;; Find the person's contact record
  (gnus-summary-scroll-up 1)
  (gnus-summary-followup-with-original nil)
  (message-goto-subject)
  (message-delete-line)
  (insert (concat "Subject: " sacha/elisp-course-1-subject "\n"))
  (goto-char (point-max))
  (insert sacha/elisp-course-1-body))
(bind-key "C-c e 1" 'sacha/elisp-course-1)
(defun sacha/elisp-course-2 ()
  (interactive)
  (let ((marker (org-contacts-gnus-article-from-get-marker)))
    (if marker
        (org-with-point-at marker
          (org-todo "BEGINNER3"))))
  ;; Find the person's contact record
  (gnus-summary-scroll-up)
  (gnus-summary-followup-with-original nil)
  (goto-char (point-max))
  (insert sacha/elisp-course-2-body))
(bind-key "C-c e 2" 'sacha/elisp-course-2)

Really, though, it doesn’t make sense to have a lot of duplicated code. So I wrote some code that would use the person’s TODO keyword to look up the message to send them, and then move them to the next keyword. Now I don’t need sacha/elisp-course-1 or sacha/elisp-course-2 any more.

(setq sacha/elisp-course-info
      `(("CHECKLIST" nil ,sacha/elisp-course-checklist-body)
        ("BEGINNER1" ,sacha/elisp-course-1-subject ,sacha/elisp-course-1-body)
        ("BEGINNER2" ,sacha/elisp-course-2-subject ,sacha/elisp-course-2-body)))

(defun sacha/elisp-course-process (subject body &optional state)
  "Process this course entry."
  (if (derived-mode-p 'org-mode)
      (progn
        ;; Move this node to the next state and compose a message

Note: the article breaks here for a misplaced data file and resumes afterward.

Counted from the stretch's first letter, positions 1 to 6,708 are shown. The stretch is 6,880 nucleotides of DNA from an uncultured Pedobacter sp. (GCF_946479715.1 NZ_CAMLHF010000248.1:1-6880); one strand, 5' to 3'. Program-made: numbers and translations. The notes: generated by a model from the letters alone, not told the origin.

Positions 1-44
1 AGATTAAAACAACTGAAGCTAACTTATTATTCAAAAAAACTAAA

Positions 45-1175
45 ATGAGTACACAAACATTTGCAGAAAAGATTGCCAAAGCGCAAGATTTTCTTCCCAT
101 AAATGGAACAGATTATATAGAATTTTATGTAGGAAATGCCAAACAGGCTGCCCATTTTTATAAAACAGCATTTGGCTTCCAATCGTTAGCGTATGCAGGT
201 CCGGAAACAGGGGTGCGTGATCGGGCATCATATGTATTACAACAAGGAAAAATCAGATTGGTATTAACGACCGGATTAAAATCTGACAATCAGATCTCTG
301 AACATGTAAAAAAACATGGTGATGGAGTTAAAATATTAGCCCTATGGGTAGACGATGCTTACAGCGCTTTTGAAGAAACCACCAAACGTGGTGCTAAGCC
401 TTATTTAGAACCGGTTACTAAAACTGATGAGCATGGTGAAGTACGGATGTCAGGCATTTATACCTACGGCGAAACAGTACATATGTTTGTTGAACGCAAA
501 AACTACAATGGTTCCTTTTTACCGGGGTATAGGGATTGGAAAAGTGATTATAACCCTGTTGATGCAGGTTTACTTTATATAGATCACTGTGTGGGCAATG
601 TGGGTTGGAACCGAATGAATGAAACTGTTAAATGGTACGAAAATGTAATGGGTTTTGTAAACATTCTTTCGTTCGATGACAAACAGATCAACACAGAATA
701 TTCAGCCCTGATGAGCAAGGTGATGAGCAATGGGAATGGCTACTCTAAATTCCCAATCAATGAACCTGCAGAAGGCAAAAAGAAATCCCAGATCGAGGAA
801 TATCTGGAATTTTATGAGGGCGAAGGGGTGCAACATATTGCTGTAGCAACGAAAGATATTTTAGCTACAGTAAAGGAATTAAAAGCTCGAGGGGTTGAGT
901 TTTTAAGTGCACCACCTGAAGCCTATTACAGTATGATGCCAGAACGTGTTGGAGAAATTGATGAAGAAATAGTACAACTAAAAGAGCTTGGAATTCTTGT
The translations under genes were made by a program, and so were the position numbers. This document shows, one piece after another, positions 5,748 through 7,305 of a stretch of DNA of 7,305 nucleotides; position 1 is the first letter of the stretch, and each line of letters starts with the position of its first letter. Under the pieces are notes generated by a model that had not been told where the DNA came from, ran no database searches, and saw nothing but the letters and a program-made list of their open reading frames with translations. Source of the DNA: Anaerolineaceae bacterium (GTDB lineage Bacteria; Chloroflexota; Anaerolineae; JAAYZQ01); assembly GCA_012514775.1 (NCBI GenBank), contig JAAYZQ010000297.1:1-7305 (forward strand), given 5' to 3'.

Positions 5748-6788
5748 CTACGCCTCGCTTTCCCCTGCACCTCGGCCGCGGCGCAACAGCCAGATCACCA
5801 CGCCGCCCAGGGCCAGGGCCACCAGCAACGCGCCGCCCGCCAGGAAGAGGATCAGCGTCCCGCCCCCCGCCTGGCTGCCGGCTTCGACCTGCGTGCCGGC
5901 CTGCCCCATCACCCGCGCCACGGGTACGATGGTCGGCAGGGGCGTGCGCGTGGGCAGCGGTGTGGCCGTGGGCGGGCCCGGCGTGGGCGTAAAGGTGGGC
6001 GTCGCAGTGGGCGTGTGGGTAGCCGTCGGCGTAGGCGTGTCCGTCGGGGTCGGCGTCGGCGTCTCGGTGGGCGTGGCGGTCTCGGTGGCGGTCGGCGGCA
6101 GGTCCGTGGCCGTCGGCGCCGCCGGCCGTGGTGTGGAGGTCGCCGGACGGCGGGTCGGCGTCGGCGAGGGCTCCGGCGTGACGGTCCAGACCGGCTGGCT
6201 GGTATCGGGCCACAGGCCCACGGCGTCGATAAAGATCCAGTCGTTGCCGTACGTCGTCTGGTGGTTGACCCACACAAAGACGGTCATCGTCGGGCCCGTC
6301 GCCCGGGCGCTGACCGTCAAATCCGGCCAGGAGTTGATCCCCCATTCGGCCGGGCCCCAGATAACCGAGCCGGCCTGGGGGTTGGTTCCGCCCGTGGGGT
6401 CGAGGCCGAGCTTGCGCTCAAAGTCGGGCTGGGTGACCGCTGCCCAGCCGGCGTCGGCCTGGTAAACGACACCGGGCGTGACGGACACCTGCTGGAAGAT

(if state (org-todo state))
        (org-todo 'right)
        (message-mail (org-entry-get (point) "EMAIL") subject)
        (goto-char (point-max))
        (insert body))
    ;; Doing this from Gnus; find the person's info
    (let ((marker (org-contacts-gnus-article-from-get-marker)))
      (if marker (org-with-point-at marker
                   (if state (org-todo state))
                   (org-todo 'right)))
      ;; Compose a reply
      (gnus-summary-scroll-up 1)
      (gnus-summary-followup-with-original nil)
      (message-goto-subject)
      (message-delete-line)
      (insert (concat "Subject: " subject "\n"))
      (goto-char (point-max))
      (insert body))))

(defun sacha/elisp-course-guess-and-process (&optional state)
  (interactive (list (if current-prefix-arg (read-string "State: "))))
  (let ((current-state
         (or state (elt
                    (if (derived-mode-p 'org-mode)
                        (org-heading-components) 
                      (let ((marker (org-contacts-gnus-article-from-get-marker)))
                        (if marker (org-with-point-at marker (org-heading-components)))))
                    2))))
    (sacha/elisp-course-process
     (elt (assoc current-state sacha/elisp-course-info) 1)
     (elt (assoc current-state sacha/elisp-course-info) 2)
     state)))
(bind-key "C-c e e" 'sacha/elisp-course-guess-and-process)

Come to think of it, I should totally have it schedule the next update for the next Wednesday, too. ;) That’s just (org-schedule "+wed"). Neat, huh?
And I’m sure there are all sorts of ways the code can be simpler, but it works for me at the moment, so hooray!